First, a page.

The agreement between the UN and the Lebanese government on the al-Hariri process, that was first announced by Annan last week, would create a tribunal located outside Lebanon with a majority of international judges and an international prosecutor.
Annan says having more international than Lebanese judges would help ensure the tribunal's independence.
Al-Hariri and 22 others were killed in a lorry bombing in 2005 that provoked huge public protests against Syria, which was widely regarded as being responsible for the attack.
"The draft agreement and the statute of the tribunal will not come into force until... constitutional requirements are met"
Nassir Al-Nasser, Qatar's UN ambassador
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Syria denied involvement, but was later forced to end its 29-year presence in Lebanon and withdraw its troops.
Detlev Mehlis, the first UN chief investigator, said the killing's complexity suggested the Syrian and Lebanese intelligence services played a role in al-Hariri's assassination and in one report he implicated Assaf Shawkat, Syria's military intelligence chief and the brother-in-law of Syrian president Bashar Assad.
His successor, Belgian judge Serge Brammertz, shied away from naming anyone but has described a very complex operation and said he is following many new leads.
The deadline for objections to the letter on Tuesday, was 23:00 GMT -just hours after Gemayel's killing - but Bolton, along with the French and Qatari ambassadors emerged from the council meeting and announced that the letter had been unanimously approved almost two hours early.
Al-Hariri was killed in a lorry bombing in 2005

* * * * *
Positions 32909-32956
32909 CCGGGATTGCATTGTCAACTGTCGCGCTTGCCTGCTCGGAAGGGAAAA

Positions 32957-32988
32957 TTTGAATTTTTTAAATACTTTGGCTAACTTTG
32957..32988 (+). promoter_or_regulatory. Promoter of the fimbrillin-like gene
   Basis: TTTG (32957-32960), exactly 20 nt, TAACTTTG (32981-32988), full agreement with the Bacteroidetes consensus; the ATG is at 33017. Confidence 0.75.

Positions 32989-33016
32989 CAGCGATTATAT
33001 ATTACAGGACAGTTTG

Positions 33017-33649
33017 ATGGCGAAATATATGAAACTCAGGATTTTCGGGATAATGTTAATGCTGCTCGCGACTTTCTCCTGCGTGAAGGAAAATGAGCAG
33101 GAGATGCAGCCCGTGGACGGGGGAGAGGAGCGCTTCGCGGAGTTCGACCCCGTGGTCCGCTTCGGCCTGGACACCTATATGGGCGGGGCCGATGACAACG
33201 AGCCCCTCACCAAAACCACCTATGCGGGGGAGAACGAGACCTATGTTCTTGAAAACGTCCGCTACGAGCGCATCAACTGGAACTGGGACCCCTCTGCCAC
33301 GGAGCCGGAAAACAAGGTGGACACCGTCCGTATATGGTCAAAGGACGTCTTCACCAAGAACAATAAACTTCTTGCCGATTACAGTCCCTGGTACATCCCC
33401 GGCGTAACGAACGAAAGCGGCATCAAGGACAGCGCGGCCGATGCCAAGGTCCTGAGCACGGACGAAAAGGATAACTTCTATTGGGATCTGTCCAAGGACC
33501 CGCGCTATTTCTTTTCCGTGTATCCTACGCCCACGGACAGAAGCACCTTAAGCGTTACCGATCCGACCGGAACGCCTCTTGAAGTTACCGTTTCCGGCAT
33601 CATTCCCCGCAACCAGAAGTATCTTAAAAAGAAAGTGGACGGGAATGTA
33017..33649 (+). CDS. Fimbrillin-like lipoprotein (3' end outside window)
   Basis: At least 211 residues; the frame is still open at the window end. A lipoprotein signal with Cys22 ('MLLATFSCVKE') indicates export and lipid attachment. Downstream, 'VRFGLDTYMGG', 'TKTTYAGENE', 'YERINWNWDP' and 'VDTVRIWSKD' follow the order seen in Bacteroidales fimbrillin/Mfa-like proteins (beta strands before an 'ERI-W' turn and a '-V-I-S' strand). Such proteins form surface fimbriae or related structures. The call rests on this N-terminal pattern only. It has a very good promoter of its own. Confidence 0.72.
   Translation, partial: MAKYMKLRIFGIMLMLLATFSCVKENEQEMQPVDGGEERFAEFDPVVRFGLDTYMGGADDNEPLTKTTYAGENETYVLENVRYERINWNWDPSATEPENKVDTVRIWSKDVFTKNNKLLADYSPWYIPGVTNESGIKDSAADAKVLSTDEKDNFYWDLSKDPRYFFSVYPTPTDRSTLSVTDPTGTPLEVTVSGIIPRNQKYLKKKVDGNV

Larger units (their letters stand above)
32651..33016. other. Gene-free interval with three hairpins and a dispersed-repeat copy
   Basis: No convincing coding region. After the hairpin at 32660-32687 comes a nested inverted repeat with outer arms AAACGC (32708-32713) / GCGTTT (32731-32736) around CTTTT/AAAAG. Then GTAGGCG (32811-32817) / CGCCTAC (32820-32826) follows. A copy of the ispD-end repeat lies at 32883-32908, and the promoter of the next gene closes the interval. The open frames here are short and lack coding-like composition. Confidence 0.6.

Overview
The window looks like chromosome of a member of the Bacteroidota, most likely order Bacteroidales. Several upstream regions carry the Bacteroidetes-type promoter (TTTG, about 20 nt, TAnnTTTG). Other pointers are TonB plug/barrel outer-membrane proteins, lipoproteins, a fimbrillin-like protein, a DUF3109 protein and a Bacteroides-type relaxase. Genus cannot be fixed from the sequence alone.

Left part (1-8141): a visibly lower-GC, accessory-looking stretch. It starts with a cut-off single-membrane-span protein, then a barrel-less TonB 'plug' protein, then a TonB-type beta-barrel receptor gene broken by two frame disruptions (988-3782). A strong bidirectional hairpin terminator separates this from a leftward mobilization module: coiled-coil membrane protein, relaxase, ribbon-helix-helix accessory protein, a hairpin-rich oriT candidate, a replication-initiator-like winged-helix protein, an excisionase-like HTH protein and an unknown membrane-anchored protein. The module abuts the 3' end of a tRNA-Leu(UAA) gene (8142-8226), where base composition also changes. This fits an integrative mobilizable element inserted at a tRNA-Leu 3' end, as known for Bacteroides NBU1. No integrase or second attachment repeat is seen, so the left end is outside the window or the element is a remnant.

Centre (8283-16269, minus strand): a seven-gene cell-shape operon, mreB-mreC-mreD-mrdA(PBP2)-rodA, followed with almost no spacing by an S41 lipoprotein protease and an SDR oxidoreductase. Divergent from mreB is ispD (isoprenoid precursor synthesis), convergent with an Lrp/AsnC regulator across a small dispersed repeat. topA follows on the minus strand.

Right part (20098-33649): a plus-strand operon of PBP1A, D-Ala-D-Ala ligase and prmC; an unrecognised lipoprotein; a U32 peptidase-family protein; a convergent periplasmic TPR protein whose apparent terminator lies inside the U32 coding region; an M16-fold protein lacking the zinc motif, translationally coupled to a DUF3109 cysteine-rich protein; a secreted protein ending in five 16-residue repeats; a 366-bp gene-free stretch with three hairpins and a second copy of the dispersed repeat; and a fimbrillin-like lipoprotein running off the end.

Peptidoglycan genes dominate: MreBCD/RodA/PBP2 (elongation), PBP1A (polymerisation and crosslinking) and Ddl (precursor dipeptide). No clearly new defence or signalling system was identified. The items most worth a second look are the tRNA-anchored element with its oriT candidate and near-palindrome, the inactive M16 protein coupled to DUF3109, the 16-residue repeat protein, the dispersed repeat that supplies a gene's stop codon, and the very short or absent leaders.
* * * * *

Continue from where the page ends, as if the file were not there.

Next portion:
With the Security Council's green light for Annan to finalise the documents, it will now be up to the Lebanese government to take a final decision on establishing the tribunal.
The government is under pressure from Hezbollah, which has close ties to Syria and Iran, and has demanded to be given more power or threatened street protests.
The anti-Syrian prime minister, Foud Siniora, and his Council of Ministers approved the tribunal plan on November 13 but the pro-Syrian president, Emile Lahoud, has challenged the ministers' decision.
Both Russia and Qatar had raised questions about the constitutionality of the agreement to establish the tribunal, because of the differences between the prime minister and president.
But the council agreed Monday that any constitutional issues should be decided by the Lebanese government and not the UN.
Nonetheless, Qatar's UN ambassador, Nassir Al-Nasser, the only Arab member of the council, while approving the council's letter to Annan, sent a letter of clarification to the council president with his government's position.
It states that concluding a UN-Lebanese agreement "requires a constitutional process in Lebanon consisting of many stages not the least important of which is the approval of the president of the Republic of Lebanon and the Lebanese Parliament."
"The draft agreement and the statute of the Special Tribunal will not come into force until all such constitutional requirements are met," Al-Nasser wrote in the letter.